The past quarter-century has brought enormous changes to public libraries, transforming them from stand-alone places people went to within designated buildings to resources and networks that extend throughout the community. Although we, as public library professionals, often fall into the familiar measures of what we provide directly to individuals, all that networking across our communities has actually become a two-way street. Public libraries become part of the needs, issues, and challenges in our communities. If there are solutions to community problems, we are ideally poised to add our strengths as community centers and change agents working alongside other organizations. The Fairfax County Public Library (FCPL) has been particularly fortunate to find itself in a community structure that agrees it can be a part of those solutions.
In 2007, FCPL launched Changing Lives Through Literature, an alternative sentencing program, in collaboration with the Fairfax County Juvenile and Domestic Relations Court Services and the Virginia Department of Corrections, Probation and Parole, District 29. The program is based on a model developed by the University of Massachusetts at Dartmouth in 1991, but is one of only several similar programs in the U.S. that is designed and managed by a public library. It may be one of the few such programs that targets teen offenders as well as adults.
Every library professional knows the power of literature. It is something that needs to be protected in every place and in all eras. Every dictator knows the power of books and reacts by burning them, banning them, removing them, limiting their production, restricting their distribution, and limiting publishers. Throughout the ages, enormous efforts have been exercised to control the printed word, and this is still true today. Although librarians know these things to be true, proving the positive power of literature to government leaders is a harder “sell.” However, FCPL decided to attempt to show community leaders that there might be a solution to a difficult community problem through reading literature.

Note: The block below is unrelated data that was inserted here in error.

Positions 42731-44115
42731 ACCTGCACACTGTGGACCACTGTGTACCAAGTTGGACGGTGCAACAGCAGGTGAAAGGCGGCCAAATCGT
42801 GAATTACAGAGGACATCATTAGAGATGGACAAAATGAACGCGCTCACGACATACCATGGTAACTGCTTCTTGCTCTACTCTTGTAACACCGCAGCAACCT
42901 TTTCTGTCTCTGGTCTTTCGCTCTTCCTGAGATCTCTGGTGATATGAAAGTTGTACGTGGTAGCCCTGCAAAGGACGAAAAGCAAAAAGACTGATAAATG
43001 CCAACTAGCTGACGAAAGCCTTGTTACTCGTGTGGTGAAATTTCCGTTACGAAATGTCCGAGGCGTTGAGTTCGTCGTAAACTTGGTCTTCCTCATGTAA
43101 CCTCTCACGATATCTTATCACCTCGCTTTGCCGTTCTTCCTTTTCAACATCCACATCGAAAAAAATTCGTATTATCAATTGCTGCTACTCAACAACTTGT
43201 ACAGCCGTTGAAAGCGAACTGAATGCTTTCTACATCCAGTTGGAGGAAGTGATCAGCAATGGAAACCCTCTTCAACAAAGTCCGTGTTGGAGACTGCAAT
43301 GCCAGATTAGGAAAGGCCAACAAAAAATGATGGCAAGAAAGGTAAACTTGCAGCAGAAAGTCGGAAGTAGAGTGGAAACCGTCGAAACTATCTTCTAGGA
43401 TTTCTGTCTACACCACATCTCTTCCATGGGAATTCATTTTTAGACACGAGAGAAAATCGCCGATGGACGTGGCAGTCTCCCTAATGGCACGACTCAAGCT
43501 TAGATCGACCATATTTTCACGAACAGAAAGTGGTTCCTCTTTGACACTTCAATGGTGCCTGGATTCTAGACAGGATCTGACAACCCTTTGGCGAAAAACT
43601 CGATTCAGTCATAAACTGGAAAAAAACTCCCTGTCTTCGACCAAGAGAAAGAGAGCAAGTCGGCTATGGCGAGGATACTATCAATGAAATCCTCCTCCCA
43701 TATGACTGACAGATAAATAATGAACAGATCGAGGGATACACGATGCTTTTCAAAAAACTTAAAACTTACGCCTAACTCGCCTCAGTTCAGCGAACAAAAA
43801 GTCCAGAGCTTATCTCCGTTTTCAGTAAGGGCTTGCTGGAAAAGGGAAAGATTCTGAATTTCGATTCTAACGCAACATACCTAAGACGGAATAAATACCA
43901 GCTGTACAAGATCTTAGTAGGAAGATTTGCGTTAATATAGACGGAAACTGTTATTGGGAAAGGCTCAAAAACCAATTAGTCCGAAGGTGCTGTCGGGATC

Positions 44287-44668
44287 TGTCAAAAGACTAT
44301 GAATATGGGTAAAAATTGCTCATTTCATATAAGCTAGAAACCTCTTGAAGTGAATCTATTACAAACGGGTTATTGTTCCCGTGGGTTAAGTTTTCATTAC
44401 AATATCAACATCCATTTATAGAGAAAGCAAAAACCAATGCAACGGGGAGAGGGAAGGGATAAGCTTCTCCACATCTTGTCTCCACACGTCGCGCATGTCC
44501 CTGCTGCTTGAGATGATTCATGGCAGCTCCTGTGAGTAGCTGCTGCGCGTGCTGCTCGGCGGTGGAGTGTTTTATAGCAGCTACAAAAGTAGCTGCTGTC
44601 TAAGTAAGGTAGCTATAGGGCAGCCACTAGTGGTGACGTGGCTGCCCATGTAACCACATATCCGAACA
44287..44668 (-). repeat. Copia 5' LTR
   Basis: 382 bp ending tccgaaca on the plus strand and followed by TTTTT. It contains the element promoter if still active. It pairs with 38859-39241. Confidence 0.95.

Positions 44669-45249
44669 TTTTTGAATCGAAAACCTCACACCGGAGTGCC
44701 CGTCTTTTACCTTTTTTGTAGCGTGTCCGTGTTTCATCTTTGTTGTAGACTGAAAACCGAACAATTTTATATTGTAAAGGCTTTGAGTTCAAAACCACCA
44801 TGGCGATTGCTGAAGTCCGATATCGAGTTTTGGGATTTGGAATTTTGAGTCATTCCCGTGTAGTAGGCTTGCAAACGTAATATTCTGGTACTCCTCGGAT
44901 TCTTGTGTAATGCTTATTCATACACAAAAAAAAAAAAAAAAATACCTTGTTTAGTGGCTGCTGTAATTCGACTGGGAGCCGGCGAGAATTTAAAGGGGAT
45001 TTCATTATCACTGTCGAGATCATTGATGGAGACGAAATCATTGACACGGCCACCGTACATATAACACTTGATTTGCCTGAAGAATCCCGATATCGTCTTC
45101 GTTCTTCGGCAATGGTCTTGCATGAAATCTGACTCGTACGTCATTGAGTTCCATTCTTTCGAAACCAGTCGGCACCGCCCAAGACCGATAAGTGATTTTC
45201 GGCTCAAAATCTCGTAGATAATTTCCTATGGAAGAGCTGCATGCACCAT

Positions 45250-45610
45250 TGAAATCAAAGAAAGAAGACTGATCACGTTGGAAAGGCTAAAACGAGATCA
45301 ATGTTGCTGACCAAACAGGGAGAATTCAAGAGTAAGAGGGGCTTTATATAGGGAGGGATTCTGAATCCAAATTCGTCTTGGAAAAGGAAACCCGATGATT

In the last few decades, Fairfax County, now with more than one million residents, has experienced rapid transitions from a rural area to a “bedroom community” with a young and homogenous population, and finally to a complex and diverse jurisdiction that faces many of the issues confronting traditional urban centers. As far back as 2005, the county’s Board of Supervisors identified crime, recidivism, and the increasing activity of gangs as a growing problem for concern.
It was also apparent that the traditional follow-up of incarceration, community service, and suspended sentences for both young and adult offenders was not reversing the trend. As is true in other jurisdictions, the risk for rearrest following traditional penal practices was steadily growing. For young offenders, educational pursuits were often curtailed, eligibility for many careers ended, and family and community ties were broken. Many women offenders were young mothers; a jail sentence sets off a chain reaction of negative consequences affecting their entire families.
Like incarceration, traditional alternative sentences such as community service are not always effective, in part because court-assigned tasks available for offenders are generally limited to routine assignments that do not deal with the issues that led to the criminal acts.
However, wherever implemented, programs which deal with the underlying issues that lead to antisocial behavior are consistently more effective. There is a broad array of these programs, varying from intensive writing programs within prisons to residential rehabilitation programs that foster community involvement, educational progress, and social integration. In many cases, the personal insights gained provide the empowerment to choose a responsible and fulfilling life.